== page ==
Thursday, February 26, 2009

Tuesday, February 17, 2009

What a way to go

Step one: deal with the impending death of your 4 year old son.

Step two: be thankful for this being the way he will go.

Henry is comfortable, thanks to some morphine for headaches. His personality, intellect, and sense of humor is intact. He's sleepier and sleepier, almost noticably changing daily. The kid who barely slept 8 hours a day on the chemo that everyone assured us would snow him is up to about 15 hours of sleep with night and naps. He's loving food, he's enjoying rituals like cartoons, reading books, doing puzzles. He enjoys family, visitors, new experiences.

Our hope is that he'll just continue to get sleepier and sleepier, until he passes. We've seen some other kids with Henry's tumor not be so lucky. We've seen some other kids with other cancers really not be so lucky. And of course, children die all of the time from other causes, traumatically, in the hospital, unpredictably. What a luxury to be able to have this time with him, to tell wrap him in love and comfort.

There's so much to be thankful for. I just have to keep reworking step one.

Friday, February 13, 2009


We're sitting on the couch, watching cartoons.

"You know, death came last night."

My head whips around. "What, honey?"

"Death came last night."

My mind is searching all of the various words that I could be misinterpreting that comment into. Can't come up with anything. "Death, honey?"

"Yeah, you know, Death, the other hospice nurse."

"Oh, Henry, her name is Beth."

"Oh, yeah, Beth..."

Friday, February 6, 2009

How Do I Love Thee?

Let me count the ways. They seem immeasurable, innumerable, just as the ways I will miss thee.

Yesterday one of the hospice workers commented on the need to learn how to be a family of four, not five.

My first instantaneous thought was "How tragic! That poor family" and only a split second later fully realized it was my family we were talking about.

The human mind is so unwilling to accept death. Mine is doing everything it can to continue to push it away, even now.

Wednesday, February 4, 2009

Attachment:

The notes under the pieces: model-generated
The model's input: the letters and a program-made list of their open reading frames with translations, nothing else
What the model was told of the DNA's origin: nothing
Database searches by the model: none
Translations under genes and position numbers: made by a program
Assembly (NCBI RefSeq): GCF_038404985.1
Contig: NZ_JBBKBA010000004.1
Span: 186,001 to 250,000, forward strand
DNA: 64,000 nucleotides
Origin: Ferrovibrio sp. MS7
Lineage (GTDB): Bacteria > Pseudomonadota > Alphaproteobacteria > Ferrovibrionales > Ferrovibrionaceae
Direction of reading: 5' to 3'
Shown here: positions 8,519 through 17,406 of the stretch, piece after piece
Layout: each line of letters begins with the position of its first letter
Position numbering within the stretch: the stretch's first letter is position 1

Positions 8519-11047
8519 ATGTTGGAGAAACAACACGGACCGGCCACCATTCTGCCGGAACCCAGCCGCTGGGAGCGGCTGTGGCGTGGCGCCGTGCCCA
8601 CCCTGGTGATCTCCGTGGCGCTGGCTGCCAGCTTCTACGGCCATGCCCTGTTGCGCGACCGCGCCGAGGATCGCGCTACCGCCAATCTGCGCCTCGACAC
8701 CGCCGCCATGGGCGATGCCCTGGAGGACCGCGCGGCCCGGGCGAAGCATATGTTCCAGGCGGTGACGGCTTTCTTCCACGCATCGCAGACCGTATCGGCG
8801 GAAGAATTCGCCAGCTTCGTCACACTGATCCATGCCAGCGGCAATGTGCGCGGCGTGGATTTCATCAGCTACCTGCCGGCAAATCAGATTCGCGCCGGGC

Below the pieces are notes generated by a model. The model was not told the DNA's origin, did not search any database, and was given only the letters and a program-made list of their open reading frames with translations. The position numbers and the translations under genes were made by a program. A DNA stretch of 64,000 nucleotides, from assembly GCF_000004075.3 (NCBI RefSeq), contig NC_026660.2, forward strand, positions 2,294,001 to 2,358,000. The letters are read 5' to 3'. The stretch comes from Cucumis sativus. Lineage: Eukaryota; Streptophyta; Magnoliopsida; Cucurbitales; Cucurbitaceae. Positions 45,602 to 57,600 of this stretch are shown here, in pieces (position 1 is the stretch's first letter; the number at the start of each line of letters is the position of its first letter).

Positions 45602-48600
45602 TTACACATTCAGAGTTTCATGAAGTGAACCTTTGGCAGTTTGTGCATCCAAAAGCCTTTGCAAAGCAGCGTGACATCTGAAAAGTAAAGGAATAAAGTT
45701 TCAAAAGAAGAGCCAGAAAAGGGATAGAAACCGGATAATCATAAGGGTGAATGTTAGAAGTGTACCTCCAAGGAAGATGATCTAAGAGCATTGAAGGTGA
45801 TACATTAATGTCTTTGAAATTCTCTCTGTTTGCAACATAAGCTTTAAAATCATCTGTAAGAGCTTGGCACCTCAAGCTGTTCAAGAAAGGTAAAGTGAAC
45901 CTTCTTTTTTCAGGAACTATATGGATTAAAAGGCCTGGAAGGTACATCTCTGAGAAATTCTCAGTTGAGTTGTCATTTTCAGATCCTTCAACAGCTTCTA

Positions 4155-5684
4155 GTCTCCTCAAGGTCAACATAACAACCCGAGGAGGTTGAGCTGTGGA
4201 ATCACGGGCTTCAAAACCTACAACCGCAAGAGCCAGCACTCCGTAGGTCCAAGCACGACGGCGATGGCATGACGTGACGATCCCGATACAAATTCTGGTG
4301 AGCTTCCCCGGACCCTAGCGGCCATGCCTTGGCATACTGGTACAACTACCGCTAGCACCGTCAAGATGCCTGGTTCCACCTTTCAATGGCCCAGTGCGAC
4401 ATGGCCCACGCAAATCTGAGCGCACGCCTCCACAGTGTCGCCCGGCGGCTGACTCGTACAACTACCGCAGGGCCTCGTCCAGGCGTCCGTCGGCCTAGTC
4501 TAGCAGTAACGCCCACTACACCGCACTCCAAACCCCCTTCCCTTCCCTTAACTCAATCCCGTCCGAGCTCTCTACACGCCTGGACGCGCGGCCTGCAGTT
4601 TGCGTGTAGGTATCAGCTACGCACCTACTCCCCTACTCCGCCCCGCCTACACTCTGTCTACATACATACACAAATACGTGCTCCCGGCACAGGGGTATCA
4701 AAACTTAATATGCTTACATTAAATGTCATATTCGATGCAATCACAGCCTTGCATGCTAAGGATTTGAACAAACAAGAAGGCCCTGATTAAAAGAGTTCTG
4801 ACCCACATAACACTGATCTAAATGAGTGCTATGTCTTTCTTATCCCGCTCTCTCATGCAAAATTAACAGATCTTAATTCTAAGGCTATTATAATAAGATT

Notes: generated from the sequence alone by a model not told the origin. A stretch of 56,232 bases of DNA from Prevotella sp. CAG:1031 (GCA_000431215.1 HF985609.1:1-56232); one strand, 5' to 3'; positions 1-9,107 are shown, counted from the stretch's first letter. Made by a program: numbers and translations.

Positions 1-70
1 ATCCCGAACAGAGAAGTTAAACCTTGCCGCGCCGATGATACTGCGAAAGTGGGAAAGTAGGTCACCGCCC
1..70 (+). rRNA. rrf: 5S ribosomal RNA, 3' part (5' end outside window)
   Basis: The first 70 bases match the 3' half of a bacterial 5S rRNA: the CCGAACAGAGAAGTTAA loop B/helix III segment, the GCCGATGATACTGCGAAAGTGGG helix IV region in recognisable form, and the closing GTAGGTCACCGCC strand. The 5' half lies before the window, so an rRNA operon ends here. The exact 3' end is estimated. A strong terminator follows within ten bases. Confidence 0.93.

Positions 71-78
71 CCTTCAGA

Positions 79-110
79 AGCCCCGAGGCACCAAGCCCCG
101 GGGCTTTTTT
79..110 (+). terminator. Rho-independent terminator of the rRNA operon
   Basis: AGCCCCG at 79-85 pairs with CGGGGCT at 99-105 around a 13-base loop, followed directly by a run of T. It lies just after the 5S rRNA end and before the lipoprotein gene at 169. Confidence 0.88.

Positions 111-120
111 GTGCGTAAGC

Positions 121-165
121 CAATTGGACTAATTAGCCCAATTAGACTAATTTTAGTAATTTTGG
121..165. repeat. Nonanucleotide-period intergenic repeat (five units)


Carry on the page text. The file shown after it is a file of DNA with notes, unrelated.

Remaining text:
A recent source of humor for us has been Henry's style of speaking. He never asks for anything directly, but instead comes about it in a roundabout manner. "These are really good chocolate chips," he'll say, and patiently wait for you to ask him if he wants any more. If I fail to follow his cues, he casually moves his hands as if to say, "Well?".

We're surmising this derives from our manner of speaking to him over the last year plus. It's been important to him, and easier for us, if things seem to be his idea (which I guess is the case with most of us).

Henry has recently taken a turn for the worse. His tumor has grown, we are planning on trying another palliative chemo, but we frankly don't expect much benefit from it. He continues to feel well several hours a day, but the fatigue and nausea gets the better of him, especially at night, and he gets very agitated.

He continues to take everything in stride. He never asks why he's not feeling well, why he gets medicine several times a day, why he can't seem to sleep more than a few hours at a stretch. But sometimes, when he's very upset, he cries "I just don't know why I don't feel good", and I wonder if he's asking me in his roundabout way to answer him.

Sunday, February 1, 2009

Object Permanence, part 2

I wrote after Henry's diagnosis of my struggle with a feeling of betrayal by the universe. It wasn't that his cancer was a betrayal, but the fact that the universe knew before I did. I spent a lot of time wondering about future betrayals, worrying how to weather them.

The grass is not always greener on the other side of the fence. But why am I always looking at the other side? Why not keep my toes in my own grass?

As time has gone on, I've spent a lot of time worrying about the other side. How would it feel to experience life with a child who had no chance of survival? How would it feel to have your last Christmas with him? To think of all of the things that would never be? I couldn't imagine it would be anything but agonizing.

I was wrong. Life is not agonizing. There's a lot of unpleasant emotion to be sure, but there is yet so much joy and love. The universe and I are back on good terms, being as open an honest as we can, and as I am being as trusting as I can. I'm no longer searching for betrayal, wondering what will tip me off to badness ahead. I know my path, and though it has yet to unfold, I'm no longer afraid of it.

I just have to keep focused on my own patch of grass.